COMMUNITY AFFAIRS guest post & Giveaway


Giveaway at end of post.


Community Affairs
by Michele Lynn Seigfried

Cummunity Affairs
Community Affairs
(Jersey Shore Mystery Series Book 3)

File Size: 2293 KB
Print Length: 217 pages



A tale of kidnapping, murder, and neighbors you’d like to kidnap and murder…

Bonnie Fattori is a sexy, sassy, Italian Princess living in New Jersey. She’s loving life with a rich husband, beachfront living, and a promotion at work—until a new neighbor, Lyla Spratt, is determined to destroy her happiness.

After several run-ins with the unstable woman next door, Bonnie starts to suspect a connection between her new neighbor and the untimely death of a local resident, Polly Pitcher. She recruits her good friend Chelsey to help figure out if her suspicions are correct.

As the neighbors go head-to-head in a hilarious battle, Lyla is pushed to the brink of insanity. The more unhinged Lyla becomes, the more Bonnie’s life and the safety of her family are at risk. Can Bonnie find out what really happened to Polly Pitcher before it’s too late? A perfect read for those who like laugh-out-loud humor in their mysteries!

Seigfried photo

About This Author

Michele Lynn Seigfried is an award-winning novelist, children’s book author/illustrator and public speaker who was born and raised in New Jersey. In her mystery novels, she draws from her personal expertise in the area of municipal government, in which she has served for over 16 years in two different municipalities. She holds a B.A. in communication from the College of New Jersey with a minor in art. She obtained the Master Municipal Clerk certification from the International Institute of Municipal Clerks in 2010. She also holds the Registered Municipal Clerk certification and Certified Municipal Registrar Certifications from the State of New Jersey.  In combining her love of writing with art, Michele began writing and illustrating children’s picture books in 2013.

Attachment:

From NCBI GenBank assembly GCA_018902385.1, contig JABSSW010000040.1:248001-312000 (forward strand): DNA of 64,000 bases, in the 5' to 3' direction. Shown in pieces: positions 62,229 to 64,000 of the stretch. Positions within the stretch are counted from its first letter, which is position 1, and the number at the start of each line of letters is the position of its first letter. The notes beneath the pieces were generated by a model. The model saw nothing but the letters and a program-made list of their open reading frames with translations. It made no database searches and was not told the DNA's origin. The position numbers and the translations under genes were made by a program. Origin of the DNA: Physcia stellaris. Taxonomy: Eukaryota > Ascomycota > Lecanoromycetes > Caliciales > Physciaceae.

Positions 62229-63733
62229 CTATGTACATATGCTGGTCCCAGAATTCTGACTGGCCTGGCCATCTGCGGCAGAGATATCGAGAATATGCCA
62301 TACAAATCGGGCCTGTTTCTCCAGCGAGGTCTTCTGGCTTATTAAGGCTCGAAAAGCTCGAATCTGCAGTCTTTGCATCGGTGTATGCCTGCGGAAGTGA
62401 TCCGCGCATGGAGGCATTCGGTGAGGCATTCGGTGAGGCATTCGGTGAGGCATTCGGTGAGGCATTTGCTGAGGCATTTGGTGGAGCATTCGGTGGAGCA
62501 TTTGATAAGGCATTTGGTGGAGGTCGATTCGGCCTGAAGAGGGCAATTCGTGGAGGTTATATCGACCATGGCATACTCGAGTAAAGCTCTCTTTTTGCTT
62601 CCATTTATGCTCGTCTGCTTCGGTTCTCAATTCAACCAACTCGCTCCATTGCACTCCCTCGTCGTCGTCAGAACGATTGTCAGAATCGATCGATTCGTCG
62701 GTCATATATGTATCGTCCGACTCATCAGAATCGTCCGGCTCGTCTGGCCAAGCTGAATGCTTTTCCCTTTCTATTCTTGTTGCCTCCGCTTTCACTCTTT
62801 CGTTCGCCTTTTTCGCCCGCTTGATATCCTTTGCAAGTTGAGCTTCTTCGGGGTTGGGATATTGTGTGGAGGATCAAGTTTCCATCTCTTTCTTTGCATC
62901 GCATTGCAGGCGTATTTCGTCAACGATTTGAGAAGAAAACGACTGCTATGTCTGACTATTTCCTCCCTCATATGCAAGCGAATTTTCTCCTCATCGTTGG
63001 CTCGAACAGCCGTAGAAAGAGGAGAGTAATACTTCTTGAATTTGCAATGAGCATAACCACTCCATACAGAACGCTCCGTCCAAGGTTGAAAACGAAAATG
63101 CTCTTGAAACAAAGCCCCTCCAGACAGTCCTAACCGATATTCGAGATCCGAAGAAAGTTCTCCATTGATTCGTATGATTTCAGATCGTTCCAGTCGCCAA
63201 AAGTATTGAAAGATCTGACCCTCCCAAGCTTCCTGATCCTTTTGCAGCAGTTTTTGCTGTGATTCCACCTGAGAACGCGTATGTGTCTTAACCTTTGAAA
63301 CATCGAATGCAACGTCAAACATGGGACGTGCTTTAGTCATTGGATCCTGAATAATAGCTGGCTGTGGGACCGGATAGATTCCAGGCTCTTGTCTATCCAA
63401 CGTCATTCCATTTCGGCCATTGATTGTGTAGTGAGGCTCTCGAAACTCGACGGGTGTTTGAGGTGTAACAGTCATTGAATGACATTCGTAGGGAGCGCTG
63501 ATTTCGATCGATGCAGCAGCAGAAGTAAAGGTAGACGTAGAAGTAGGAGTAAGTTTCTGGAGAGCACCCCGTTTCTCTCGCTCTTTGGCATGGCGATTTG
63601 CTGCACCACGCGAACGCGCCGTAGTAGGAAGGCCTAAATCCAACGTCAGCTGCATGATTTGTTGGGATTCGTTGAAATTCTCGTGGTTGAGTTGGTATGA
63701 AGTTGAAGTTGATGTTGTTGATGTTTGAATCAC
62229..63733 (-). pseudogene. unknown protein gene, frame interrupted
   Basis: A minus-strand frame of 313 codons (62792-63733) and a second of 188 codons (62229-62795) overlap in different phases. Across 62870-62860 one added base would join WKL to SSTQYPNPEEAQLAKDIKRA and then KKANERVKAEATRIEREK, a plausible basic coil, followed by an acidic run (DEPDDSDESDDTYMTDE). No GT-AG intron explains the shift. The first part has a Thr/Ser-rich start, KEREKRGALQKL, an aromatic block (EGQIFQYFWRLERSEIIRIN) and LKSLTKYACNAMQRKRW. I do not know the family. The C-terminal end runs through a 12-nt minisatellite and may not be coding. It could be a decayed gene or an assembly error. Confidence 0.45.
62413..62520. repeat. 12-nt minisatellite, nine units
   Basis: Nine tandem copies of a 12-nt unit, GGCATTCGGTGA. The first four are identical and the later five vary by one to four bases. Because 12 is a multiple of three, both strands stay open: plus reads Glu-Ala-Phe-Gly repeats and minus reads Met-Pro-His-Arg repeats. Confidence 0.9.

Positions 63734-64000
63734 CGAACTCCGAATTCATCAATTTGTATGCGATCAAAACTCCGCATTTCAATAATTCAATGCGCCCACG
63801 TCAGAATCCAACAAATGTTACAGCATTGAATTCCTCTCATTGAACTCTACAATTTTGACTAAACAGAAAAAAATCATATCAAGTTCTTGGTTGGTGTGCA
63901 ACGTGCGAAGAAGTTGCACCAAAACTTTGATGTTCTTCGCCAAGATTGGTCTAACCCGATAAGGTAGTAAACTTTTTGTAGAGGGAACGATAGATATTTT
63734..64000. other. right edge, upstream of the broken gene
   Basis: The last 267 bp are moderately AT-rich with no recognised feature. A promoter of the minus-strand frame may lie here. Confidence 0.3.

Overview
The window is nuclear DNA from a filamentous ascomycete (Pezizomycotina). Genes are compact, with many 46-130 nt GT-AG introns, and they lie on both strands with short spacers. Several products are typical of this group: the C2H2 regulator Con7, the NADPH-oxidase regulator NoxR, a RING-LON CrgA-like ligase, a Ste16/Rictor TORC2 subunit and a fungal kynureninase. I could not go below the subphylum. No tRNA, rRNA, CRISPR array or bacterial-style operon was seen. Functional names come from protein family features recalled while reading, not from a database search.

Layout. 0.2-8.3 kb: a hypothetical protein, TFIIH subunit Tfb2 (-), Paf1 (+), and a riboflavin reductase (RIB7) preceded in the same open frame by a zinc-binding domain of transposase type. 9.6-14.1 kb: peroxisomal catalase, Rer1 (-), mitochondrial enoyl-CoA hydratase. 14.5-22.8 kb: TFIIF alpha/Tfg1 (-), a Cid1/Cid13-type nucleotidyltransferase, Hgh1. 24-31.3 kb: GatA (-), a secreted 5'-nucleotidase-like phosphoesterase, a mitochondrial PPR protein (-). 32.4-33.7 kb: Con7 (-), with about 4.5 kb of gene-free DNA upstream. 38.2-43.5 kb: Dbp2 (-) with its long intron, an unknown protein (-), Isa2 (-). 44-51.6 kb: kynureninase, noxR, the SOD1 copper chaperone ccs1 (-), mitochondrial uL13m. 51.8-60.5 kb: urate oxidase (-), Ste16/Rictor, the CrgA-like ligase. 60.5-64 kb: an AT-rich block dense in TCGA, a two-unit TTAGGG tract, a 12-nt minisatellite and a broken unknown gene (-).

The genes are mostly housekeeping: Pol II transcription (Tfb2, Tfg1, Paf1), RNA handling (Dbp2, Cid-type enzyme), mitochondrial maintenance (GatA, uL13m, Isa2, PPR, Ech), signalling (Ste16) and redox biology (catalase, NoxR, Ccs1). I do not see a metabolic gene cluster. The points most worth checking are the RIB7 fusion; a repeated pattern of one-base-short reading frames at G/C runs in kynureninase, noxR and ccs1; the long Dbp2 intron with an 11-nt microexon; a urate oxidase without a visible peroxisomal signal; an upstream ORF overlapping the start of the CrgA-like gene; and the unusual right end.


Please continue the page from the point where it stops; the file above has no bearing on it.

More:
Michele is a member of Sisters in Crime, Sisters in Crime – Central Jersey, Society of Children’s Book Writers and Illustrators, New Jersey Author’s Network, International Institute of Municipal Clerks, Central Jersey Registrar’s Association, Municipal Clerk’s Association of New Jersey, and the Municipal Clerk’s Association of Mercer County, where she is currently President. She also serves on the New Jersey League of Municipalities’ Legislative Committee.

Michele is available for public speaking engagements such as book talks, seminars, readings, panel discussions, and other author events. Contact her for more information.

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Guest Post

The Best Advice I Was Given


By Michele Lynn Seigfried

            Since I published my first mystery novel, I’ve been offered a ton of advice—both solicited and unsolicited. Some good, some not so good. Weeding through all the suggestions to figure out what really works for a writer is a daunting task. So, I’ve compiled a list of the five best pieces of advice that I’ve been given.


  1. Do not worry about negative reviews.


For writers and non-writers alike, it is so hard for many of us to take criticism. It’s hurtful when we feel others are “attacking” us. It makes us feel disappointed, unworthy, and even embarrassed, depending on what was said. Don’t take it personal. Don’t dwell on it. Don’t give others that much power over you. Realize that everyone has different likes, different tastes, and different ideas of what is good and bad. Give yourself the appropriate credit for the monumental task you’ve accomplished. Even the most successful people are criticized, scrutinized, and given unfavorable reviews. Use it as an opportunity to learn something. Some critiques are helpful—they can point out things we may not have realized before and we can use those points to improve.


  1. Get involved in writers’ groups.